Exposing Racism in William Shakespeare’s Othello Essay

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The infectious discrimination of Elizabethan racists is derived from fear unnatural a racist’s hate plagues a vulnerable community of black slaves, with religion and war corrupting diverse cultures in the attempts to purify the existence of sin. This enlightening argument of what inspires William Shakespeare’s to compose the play Othello contaminates romantic relationships,
Before the integration of black-skinned people into Elizabethan culture, Christian ideology coalesce Satan’s appearance with babies born black, with such manifestations supported by centuries of anecdotal evidence. The demonic association to skin colour conceives through religious contempt, hierarchy seeking control, and the product of fear. Elizabethans consider men
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The women invariably said, it was cold but there was disagreement on other details . . . Most reported it was black and covered with scales . . . One likened the Devil's penis to that of a mule, which the Evil One constantly exposed, so proud was he of its massive size and shape. (qtd. in Daileader 1)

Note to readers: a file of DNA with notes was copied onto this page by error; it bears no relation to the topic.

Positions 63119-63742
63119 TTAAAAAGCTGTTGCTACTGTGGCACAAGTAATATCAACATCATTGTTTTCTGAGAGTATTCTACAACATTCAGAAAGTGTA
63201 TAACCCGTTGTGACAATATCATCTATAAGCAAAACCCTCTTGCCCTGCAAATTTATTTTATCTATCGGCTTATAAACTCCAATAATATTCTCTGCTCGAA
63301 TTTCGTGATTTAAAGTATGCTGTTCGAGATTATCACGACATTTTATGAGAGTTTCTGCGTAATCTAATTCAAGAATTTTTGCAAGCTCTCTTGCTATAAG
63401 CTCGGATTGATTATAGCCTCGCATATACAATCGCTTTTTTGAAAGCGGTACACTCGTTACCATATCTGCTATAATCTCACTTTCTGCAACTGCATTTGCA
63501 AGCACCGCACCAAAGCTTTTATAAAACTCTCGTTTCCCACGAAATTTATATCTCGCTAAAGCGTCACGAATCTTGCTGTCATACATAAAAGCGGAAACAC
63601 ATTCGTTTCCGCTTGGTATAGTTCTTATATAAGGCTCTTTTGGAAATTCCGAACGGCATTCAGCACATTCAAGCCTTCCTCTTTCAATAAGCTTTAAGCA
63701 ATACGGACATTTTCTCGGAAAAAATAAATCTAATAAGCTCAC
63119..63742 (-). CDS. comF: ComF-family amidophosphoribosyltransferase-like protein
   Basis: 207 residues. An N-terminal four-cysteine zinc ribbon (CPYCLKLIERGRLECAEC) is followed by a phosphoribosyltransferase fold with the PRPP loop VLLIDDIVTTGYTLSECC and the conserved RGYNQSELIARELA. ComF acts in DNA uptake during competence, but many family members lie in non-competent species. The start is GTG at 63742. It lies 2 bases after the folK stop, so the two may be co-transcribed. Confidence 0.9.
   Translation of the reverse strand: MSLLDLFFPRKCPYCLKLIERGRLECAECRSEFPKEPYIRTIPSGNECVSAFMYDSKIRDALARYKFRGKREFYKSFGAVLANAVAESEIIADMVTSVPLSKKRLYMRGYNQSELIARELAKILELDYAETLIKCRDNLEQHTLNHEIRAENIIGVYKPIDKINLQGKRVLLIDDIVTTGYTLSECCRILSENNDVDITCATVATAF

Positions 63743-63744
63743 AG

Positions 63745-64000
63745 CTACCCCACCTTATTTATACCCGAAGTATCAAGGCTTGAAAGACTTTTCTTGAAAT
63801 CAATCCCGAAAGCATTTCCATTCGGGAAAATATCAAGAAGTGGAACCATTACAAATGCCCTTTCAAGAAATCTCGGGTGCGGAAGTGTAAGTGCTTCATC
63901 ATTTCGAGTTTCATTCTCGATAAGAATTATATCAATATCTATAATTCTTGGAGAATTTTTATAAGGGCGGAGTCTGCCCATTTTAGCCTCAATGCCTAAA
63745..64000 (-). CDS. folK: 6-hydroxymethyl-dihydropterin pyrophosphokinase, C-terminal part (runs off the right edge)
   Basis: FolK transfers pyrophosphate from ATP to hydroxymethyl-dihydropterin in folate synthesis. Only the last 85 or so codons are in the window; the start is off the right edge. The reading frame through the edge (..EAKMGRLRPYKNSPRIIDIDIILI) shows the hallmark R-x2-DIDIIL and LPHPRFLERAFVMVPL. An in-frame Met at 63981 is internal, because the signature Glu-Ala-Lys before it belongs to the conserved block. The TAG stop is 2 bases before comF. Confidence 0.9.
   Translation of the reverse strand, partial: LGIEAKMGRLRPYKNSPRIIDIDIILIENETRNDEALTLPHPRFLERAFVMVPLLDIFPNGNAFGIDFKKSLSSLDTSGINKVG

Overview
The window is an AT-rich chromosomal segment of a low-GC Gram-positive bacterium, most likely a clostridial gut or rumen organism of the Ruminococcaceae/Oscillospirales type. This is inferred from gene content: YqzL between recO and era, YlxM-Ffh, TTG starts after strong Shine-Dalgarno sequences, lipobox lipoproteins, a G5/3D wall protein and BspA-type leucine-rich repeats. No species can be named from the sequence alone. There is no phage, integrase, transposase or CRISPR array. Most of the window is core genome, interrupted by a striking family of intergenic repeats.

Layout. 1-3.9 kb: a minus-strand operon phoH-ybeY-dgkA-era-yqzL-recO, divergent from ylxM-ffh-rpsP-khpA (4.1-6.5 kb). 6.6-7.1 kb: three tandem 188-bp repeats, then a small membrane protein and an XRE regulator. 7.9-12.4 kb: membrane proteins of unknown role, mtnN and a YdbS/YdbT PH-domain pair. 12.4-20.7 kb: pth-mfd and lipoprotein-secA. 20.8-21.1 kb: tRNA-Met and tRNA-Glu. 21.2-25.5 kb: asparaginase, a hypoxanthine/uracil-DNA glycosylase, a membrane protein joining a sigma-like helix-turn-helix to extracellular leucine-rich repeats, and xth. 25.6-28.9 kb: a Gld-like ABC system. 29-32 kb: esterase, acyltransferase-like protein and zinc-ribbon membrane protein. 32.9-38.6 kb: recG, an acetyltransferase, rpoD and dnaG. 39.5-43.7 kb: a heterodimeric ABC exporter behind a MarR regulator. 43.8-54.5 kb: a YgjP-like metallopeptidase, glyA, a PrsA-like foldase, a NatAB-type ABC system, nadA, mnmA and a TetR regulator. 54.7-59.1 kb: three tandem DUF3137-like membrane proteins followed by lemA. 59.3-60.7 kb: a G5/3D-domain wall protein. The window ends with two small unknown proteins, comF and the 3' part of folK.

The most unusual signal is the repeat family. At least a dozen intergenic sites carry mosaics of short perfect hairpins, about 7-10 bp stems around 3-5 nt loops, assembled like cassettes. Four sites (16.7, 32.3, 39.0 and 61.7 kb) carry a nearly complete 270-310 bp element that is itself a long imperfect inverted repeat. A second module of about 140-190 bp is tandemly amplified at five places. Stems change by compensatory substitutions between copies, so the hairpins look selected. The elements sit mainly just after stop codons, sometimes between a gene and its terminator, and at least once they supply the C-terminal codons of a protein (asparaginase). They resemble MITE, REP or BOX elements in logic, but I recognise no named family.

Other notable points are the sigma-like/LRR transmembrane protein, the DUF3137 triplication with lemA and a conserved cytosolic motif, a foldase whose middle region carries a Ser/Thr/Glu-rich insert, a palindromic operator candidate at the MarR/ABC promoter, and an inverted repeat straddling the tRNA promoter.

The Christian religion approves the confessions that presently contribute to Elizabethan’s offensive opinion toward black coloured men. Shakespeare challenges the widespread fear of blackness by proving the Moor Othello is capable of love and good will, thus opposing the beastly claim faithfully made toward those born of sooty appearance.
With the lovable character Othello in Shakespeare’s play, his characters contradict Elizabethan’s perception toward miscegenation, cross-cultural marriages, and Satanism. The black character’s “sexual behaviour does not conform to the entrenched belief and stereotyped representation of a black man's uncontrollable sexuality. . . [Shakespeare] thereby contradicts the current notion of the black man's boundless sexual potency” (Ungere). This ironically submissive black Moor is enticed by the fair skinned Desdemona without influence, Othello proclaims, “I therefore beg it not/ To please the palate of my appetite,/ Nor to comply with heat the young affects” (Shakespeare 1.3.261-63). Desdemona admires his otherness and ability at overcoming negative perceptions, when others “shake and fear [Othello’s] looks, she loved

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